One experiment tests the nature vs nurture proposition, exploring whether we can make wolf cub behavior more dog-like, if we raise them as we do our puppies. For a few weeks, the answer is yes. Cubs are as cuddly and responsive. But by a few months, the answer is an irrefutable no. The differences are clear. Puppies normally display inherent cooperation and interest in human activity; they want to interact with their people. In contrast, the wolf cubs in this experiment do not engage in eye contact. They exhibit independence and a distinct lack of civil behavior. If they see something they want, they go for it regardless of their human caretakers’ attempts to teach or redirect behavior. The wolf cubs simply don’t care to learn how to get along with us. Nurture alone does not turn a wolf into a dog.
How then do genes prevail? The program then looks at a remarkable ongoing genetic study, begun decades ago in Soviet Russia. The famous Belyaev/Siberian fox study is worthy of a program all by itself. For additional information, go to http://www.scribd.com/Trut-Fox-Study/d/249407.
In brief, wild grey foxes were selectively bred for tameness. Foxes who demonstrated minimal fear and aggression toward humans were chosen to breed. Within three generations, these instincts were greatly diminished, and by eight generations, the foxes were effectively tame, displaying behavior remarkably similar to the way dogs respond to humans. In a complementary experiment, the most aggressive foxes were bred over successive generations, producing animals with extreme bite reflexes.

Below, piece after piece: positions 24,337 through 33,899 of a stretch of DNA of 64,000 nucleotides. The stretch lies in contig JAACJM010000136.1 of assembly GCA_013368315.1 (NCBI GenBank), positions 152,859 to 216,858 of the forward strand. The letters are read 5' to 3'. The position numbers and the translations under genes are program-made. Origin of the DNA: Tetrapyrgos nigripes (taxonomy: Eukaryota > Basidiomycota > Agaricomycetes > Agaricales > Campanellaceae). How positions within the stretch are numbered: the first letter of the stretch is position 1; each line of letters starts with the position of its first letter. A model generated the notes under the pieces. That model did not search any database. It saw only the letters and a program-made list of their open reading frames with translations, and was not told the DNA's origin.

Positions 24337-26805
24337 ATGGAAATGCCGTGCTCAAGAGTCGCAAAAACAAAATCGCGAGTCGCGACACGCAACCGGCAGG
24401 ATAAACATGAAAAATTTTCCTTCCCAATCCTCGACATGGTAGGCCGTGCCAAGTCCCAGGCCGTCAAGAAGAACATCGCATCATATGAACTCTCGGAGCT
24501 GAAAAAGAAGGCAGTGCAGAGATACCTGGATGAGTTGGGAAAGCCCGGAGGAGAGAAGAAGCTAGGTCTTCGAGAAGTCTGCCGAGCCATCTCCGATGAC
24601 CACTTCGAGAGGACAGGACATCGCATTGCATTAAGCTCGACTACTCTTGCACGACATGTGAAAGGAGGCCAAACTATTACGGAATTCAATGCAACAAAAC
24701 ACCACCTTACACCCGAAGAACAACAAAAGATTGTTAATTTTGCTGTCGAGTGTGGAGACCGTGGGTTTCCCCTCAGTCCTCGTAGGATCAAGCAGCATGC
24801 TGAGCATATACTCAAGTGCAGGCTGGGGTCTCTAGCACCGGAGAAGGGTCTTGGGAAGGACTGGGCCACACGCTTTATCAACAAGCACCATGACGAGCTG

Unexpected developments occurred during the course of this most amazing study: increasing tameness brought about corresponding external changes such as the emergence of prominent white factoring in coat color and pattern. Tameness also proved to favor juvenile traits: fox tails modified from straight to curly; ears altered in shape and position, moving from upright to floppy; and eye size became larger and more expressive.
All those juvenile traits turn out to be what makes humans respond so strongly to puppies. We humans like babies, and “Dogs Decoded” tells us why. Yet another experiment shows the surging level of oxytocin (a neurotransmitter with hormone-like effects) that dramatically occurs when people look at and touch babies. The same surge takes place when we interact with dogs.
Evolution, selective breeding, innate and conditioned responses all add up to make our dogs truly our best friends. “Dogs Decoded” concludes that the presence of dogs in our lives may be just what keeps us humans civilized. This program makes the convincing case that the canine/human bond exists for good reason and should never be sundered.